As an HR professional, you are tasked with one of the most critical and rewarding roles of an organization: to care for your biggest asset, your people.
Job descriptions, expectations, and approaches vary, but the overarching reality is that human resource professionals create, manage, and sustain a work environment that puts your employees in a position to thrive in all aspects of their life.
We are equipped with an arsenal of tools to combat just about anything, but when it comes to burnout, for ourselves and others, a true solution is hard to come by.
Burnout is a widespread epidemic that has plagued our society for quite some time now, especially due to constant change within the years of the pandemic.
Initially studies focused on burnout experienced in the workplace or corporate sector, but the truth is that burnout doesn’t discriminate based on job title, status, or income.
With employee burnout on the rise, more pressure is put upon HR teams to absorb and find a solution. Even as HR managers help team members tackle and identify signs of burnout, it’s important to take a step back and prioritize your well-being too.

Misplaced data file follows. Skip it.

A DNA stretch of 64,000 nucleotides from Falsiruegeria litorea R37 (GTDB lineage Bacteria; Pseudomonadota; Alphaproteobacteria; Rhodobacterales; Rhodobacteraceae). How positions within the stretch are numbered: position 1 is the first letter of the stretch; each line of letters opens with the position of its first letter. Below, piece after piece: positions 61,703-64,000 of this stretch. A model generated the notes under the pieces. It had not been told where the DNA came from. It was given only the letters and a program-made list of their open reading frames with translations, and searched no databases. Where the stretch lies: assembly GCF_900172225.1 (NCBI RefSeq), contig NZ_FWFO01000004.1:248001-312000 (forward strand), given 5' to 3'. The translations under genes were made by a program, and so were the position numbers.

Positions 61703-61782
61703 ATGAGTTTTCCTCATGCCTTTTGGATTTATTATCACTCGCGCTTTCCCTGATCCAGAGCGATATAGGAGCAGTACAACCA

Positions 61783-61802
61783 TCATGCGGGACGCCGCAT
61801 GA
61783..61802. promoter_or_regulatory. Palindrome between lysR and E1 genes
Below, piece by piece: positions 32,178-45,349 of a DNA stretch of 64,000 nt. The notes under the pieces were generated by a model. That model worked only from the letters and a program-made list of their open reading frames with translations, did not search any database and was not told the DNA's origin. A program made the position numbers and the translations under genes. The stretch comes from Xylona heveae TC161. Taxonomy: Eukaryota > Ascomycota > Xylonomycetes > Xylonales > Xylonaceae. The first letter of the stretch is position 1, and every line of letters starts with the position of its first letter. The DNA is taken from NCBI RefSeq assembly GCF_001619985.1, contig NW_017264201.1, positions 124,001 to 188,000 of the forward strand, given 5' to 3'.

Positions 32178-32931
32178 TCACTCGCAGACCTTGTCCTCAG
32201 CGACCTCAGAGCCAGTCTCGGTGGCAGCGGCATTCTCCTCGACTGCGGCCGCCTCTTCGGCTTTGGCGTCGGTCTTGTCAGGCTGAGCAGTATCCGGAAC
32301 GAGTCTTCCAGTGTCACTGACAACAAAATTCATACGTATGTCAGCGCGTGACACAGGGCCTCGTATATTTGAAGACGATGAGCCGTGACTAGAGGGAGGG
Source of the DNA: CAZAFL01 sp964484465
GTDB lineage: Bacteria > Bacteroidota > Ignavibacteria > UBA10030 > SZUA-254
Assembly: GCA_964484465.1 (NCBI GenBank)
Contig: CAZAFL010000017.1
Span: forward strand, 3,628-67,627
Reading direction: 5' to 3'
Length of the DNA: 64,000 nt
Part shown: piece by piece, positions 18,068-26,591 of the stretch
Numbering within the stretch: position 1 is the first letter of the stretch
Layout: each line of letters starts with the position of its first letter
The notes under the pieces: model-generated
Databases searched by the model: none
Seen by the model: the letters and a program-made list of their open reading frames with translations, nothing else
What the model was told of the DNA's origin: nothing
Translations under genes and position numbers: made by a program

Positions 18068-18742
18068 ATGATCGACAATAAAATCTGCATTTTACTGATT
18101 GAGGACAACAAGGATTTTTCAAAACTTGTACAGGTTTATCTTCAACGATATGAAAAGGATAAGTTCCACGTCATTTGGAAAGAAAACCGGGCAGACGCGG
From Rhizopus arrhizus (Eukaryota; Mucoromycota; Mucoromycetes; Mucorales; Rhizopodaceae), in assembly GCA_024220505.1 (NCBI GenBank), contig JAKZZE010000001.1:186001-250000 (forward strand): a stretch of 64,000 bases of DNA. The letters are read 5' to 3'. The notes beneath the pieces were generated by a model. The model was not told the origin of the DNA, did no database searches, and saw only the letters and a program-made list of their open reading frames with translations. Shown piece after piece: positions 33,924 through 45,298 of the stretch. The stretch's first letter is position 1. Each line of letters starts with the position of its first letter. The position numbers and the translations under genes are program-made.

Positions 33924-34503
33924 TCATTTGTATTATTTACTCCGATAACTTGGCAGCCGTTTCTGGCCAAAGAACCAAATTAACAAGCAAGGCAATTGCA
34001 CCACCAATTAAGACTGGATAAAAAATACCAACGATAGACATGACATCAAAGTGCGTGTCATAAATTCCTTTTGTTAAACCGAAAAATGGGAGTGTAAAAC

That starts with better understanding burnout and learning tactics to tackle it. Burnout’s ability to impact human beings and make its debut in every facet of life is what makes it one of most exhausting phenomena to tackle, both as an HR leader and as a human being.
So, what is burnout?
Burnout’s the exhaustion of physical or emotional strength or motivation usually as a result of prolonged stress or frustration.
American psychologist Herbert J. Freudenberger characterized burnout in the 1970’s, by these 3 factors:
- Emotional exhaustion
- Decreased sense of accomplishment
According to the authors of the book, Burnout:The Secret to Unlocking the Stress Cycle, Emily Nagoski, PhD and Amelia Nagoski, DMA, outline that burnout occurs when we get stuck in our emotions, or in other words, when we fail to complete our stress cycle.
What is the stress cycle?
The authors break it down easily for everyone to conceptualize: